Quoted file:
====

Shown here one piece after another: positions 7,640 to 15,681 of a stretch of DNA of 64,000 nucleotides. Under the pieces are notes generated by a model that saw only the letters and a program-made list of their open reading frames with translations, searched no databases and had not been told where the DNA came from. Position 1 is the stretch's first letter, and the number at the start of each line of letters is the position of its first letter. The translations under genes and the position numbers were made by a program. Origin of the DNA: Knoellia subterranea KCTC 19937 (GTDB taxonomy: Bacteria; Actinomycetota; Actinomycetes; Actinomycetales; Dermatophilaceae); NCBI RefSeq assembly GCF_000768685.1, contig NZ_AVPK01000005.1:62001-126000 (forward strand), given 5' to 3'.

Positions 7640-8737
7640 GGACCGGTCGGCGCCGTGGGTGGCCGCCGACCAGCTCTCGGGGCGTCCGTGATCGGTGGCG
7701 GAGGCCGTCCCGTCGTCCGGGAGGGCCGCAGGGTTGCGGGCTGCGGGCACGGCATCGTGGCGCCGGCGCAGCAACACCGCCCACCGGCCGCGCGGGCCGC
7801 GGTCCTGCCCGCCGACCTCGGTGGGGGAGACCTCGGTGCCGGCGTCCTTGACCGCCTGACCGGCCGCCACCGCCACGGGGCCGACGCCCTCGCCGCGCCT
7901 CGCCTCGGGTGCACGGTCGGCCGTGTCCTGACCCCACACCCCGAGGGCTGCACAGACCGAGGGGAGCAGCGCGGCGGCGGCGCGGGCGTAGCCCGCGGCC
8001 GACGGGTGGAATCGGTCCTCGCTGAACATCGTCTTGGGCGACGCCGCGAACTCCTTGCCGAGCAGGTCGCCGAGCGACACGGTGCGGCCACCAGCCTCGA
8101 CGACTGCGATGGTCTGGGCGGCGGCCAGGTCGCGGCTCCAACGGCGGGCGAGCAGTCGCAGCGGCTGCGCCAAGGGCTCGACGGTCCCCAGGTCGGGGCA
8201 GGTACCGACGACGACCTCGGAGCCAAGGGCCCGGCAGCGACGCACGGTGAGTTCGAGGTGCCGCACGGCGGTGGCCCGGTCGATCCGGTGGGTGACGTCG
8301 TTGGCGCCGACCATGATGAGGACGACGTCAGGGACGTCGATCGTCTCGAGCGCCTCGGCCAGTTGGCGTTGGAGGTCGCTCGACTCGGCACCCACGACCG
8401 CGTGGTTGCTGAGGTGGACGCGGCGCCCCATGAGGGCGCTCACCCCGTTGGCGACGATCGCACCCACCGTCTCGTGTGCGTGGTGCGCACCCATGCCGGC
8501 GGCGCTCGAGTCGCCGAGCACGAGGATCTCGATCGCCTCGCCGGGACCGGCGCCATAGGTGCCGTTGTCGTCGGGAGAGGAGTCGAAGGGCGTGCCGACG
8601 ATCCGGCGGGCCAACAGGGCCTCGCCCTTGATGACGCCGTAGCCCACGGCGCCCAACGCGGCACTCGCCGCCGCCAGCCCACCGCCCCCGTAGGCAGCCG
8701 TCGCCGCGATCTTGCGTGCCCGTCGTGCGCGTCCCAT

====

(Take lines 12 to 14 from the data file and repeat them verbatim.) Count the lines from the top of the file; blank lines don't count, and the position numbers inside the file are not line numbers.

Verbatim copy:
8501 GGCGCTCGAGTCGCCGAGCACGAGGATCTCGATCGCCTCGCCGGGACCGGCGCCATAGGTGCCGTTGTCGTCGGGAGAGGAGTCGAAGGGCGTGCCGACG
8601 ATCCGGCGGGCCAACAGGGCCTCGCCCTTGATGACGCCGTAGCCCACGGCGCCCAACGCGGCACTCGCCGCCGCCAGCCCACCGCCCCCGTAGGCAGCCG
8701 TCGCCGCGATCTTGCGTGCCCGTCGTGCGCGTCCCAT